Course Hero. "Black Like Me Study Guide." Course Hero. 2 Apr. 2018. Web. 18 Jan. 2019. <https://www.coursehero.com/lit/Black-Like-Me/>.
Course Hero. (2018, April 2). Black Like Me Study Guide. In Course Hero. Retrieved January 18, 2019, from https://www.coursehero.com/lit/Black-Like-Me/
(Course Hero, 2018)
Course Hero. "Black Like Me Study Guide." April 2, 2018. Accessed January 18, 2019. https://www.coursehero.com/lit/Black-Like-Me/.
Course Hero, "Black Like Me Study Guide," April 2, 2018, accessed January 18, 2019, https://www.coursehero.com/lit/Black-Like-Me/.
Griffin's journal entries begin in Texas on the last three days of October 1959, after he reads a troubling report about increasing suicide tendencies among African Americans in the South. The report makes him question whether the relationship between blacks and whites in the South is as agreeable as Southern white lawmakers seem to claim. He suspects there has been a total communication breakdown between these two groups. Therefore, it is impossible for white people to know the truth about African Americans' lives of oppression and humiliation. He concludes that the only way for him to get the real story is to "become" a black man and visit some of the Southern states himself.
Griffin makes a trip to Fort Worth to ask his friend George Levitan, the owner of Sepia magazine, to fund the project. In exchange, he offers to provide articles to Sepia about his experience once he returns. He gets the go-ahead from Adelle Jackson, Sepia's editorial director. Griffin then meets with three FBI agents from the Dallas office to get tips on how to develop his cover successfully and also to make them aware of his project. Griffin makes a key decision at this point to maintain his name and identity and only to change the color of his skin.
With his wife's blessing, Griffin heads to New Orleans on November 1, where he spends his first night enjoying some of the places he visited years earlier when he was blind. He stays at the home of a friend who is out of town, and contacts a dermatologist to discuss how to proceed with his idea. Griffin begins taking oral medication used to treat the skin-pigmentation disorder vitiligo, and he spends time under sun lamps to accelerate the darkening of his skin. He also obtains a stain that he can rub into his skin as needed.
Before altering his skin color, Griffin makes regular visits to a shoeshine stand in the French Quarter. He enjoys talking with a man who works there, a black World War I veteran named Sterling Williams. As he gets to know Williams, Griffin thinks that he might confide in him about his project with hopes that Williams can facilitate Griffin's entry into the African American community.
Griffin had long been troubled by thoughts of what it must be like to suffer discrimination because of something beyond one's control. He had watched the Gestapo round up Jews in German-occupied France. He had seen black soldiers return home from World War II after years of dedicated service only to be demeaned and marginalized the moment they set foot back on American soil. And he had lived in the Solomon Islands among natives who were treated differently because of their supposedly backward status. What spurs Griffin to action is reading that African Americans in the South "had reached a stage where they simply no longer cared whether they lived or died." This thought alarms Griffin. What upsets him even more, though, is that he has heard white Southerners publicly downplaying the gravity of the situation for years. Thus, his decision to become a black man is not a whim of curiosity. It is the quest of a deeply concerned citizen seeking a truth that he believes must be told for the sake of the whole country.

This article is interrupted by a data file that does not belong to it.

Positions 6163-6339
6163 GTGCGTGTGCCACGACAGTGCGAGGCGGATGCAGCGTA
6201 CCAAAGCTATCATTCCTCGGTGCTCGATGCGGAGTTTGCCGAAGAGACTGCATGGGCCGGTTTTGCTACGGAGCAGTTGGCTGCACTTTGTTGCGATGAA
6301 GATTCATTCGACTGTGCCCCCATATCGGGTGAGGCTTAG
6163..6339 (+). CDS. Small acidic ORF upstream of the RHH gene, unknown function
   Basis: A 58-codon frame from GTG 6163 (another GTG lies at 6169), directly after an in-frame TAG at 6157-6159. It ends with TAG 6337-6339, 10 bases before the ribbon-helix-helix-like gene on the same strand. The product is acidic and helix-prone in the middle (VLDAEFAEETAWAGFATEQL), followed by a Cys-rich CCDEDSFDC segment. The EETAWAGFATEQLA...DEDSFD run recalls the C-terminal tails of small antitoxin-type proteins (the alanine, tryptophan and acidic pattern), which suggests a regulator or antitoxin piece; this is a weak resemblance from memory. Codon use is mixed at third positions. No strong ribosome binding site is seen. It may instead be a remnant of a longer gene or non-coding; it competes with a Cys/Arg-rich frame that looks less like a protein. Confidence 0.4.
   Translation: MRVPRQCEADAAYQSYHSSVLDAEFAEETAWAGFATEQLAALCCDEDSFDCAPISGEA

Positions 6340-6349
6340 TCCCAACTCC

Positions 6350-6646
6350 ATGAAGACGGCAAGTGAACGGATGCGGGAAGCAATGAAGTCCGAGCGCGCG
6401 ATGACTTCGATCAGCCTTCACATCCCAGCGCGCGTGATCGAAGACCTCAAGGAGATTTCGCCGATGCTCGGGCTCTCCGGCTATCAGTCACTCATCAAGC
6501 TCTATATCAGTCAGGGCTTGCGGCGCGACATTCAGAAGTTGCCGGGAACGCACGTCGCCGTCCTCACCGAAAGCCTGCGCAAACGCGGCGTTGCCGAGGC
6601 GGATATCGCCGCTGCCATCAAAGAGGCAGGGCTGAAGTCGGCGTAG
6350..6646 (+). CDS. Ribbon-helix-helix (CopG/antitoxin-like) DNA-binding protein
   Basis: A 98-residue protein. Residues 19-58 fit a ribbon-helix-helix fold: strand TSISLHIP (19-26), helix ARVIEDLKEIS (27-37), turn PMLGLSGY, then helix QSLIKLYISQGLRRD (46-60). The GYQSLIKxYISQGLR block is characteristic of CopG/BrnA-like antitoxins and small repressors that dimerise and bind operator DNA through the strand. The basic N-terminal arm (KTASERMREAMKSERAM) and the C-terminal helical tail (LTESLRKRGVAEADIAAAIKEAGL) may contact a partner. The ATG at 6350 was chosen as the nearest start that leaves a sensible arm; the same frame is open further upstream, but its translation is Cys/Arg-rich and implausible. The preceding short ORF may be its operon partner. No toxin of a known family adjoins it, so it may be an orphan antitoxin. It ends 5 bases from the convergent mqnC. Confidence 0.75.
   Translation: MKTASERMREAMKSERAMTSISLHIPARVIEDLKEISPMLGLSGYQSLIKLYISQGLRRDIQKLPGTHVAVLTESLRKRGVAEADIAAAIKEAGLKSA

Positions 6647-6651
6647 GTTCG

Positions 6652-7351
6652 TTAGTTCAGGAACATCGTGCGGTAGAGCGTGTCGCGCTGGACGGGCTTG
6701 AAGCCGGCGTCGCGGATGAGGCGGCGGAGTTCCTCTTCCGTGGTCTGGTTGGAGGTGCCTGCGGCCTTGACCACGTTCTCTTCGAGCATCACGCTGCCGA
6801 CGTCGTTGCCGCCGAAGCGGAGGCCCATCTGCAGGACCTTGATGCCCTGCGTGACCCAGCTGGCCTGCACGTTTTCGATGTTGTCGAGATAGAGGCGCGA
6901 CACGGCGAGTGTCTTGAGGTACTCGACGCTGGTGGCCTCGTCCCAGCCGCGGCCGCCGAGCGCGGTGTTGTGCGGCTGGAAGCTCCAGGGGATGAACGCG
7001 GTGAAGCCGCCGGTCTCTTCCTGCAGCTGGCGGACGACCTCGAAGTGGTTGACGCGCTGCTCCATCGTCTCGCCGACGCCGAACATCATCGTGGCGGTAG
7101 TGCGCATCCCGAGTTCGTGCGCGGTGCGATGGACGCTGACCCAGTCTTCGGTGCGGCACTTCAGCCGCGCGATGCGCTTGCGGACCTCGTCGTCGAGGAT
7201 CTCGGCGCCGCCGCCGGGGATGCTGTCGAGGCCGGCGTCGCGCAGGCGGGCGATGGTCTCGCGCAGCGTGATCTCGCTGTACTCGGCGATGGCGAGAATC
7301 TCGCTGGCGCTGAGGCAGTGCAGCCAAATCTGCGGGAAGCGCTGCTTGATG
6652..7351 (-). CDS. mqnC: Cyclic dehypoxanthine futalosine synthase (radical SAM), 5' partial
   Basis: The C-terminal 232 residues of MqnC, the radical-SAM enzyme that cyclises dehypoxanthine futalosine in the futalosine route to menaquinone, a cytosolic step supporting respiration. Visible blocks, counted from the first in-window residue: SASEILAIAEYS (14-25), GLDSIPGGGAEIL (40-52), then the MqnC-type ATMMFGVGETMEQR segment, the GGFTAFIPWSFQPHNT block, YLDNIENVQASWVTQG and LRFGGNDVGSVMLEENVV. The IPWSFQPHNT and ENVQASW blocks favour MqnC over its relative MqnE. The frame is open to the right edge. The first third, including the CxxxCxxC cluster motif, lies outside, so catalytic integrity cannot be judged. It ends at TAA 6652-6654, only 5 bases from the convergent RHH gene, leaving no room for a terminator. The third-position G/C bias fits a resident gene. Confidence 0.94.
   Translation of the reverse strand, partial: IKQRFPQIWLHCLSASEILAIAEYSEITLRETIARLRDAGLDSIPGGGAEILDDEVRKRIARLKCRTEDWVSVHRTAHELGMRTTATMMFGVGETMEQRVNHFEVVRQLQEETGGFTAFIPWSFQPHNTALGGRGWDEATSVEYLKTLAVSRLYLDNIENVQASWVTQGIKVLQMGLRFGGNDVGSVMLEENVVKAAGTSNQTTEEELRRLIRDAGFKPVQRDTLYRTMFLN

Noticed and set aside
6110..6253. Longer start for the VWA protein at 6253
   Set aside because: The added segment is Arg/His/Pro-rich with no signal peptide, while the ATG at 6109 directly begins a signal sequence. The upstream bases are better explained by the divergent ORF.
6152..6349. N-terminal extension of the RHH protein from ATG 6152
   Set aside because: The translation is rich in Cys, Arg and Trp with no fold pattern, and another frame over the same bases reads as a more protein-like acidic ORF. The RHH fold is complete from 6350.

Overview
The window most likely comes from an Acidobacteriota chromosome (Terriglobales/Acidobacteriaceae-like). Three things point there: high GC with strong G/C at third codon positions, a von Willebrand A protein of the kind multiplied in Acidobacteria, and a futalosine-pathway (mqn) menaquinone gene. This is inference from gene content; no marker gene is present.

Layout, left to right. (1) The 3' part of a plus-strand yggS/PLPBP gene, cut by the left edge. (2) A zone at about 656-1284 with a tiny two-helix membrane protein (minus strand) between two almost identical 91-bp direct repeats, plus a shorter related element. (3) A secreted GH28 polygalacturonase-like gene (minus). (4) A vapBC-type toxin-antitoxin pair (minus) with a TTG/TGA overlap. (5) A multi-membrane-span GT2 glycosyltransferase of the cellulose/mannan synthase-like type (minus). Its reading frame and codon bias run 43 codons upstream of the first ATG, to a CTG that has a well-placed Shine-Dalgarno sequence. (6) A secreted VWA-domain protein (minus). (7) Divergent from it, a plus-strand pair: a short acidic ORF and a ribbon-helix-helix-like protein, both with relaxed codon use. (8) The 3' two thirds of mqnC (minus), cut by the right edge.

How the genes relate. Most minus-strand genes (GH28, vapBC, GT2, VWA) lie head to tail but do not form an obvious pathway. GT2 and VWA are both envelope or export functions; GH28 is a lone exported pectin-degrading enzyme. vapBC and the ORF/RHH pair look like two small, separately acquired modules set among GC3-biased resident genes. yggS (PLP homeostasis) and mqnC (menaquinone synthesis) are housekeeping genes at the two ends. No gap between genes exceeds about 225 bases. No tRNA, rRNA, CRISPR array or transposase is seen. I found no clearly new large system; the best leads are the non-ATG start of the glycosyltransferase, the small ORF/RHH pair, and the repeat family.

Griffin mentions his period of blindness casually in these entries. He writes about the last time he was in New Orleans and the sounds and smells he had relied on to get his bearings in the city streets. However, it is impossible to ignore that he is back in New Orleans with his sight restored and about to embark on a study wholly focused on the way people are treated because of their skin color. A decade of blindness and a number of formative years lived outside of the United States have given Griffin an appreciation for the limitations of using visual assessment as a means of truly knowing any person.
Griffin's decision to change only his skin color and not his identity for this project is important. It will simplify his cover, eliminating the need to keep track of details about an invented persona. It will also allow him to test the degree to which white racists are able to ignore the character traits and accomplishments of a man with dark skin. He will use his qualifications as a white man as the control in this experiment. Griffin will be able to see clearly what changes occur in how he is received by others after he alters nothing about himself but his skin pigmentation.
However, this decision also raises serious questions about the credibility of his results. Griffin's overall results are undeniable, in particular, the physical and emotional toll that segregation takes on a person and the psychological desolation of the "hate stare." However, some of Griffin's more prolonged and intimate reactions with both whites and blacks appear strained, even forced. Some have theorized that his subjects suspected he was not what he appeared to be and behaved with caution or suspicion in his presence, thereby tainting his impressions.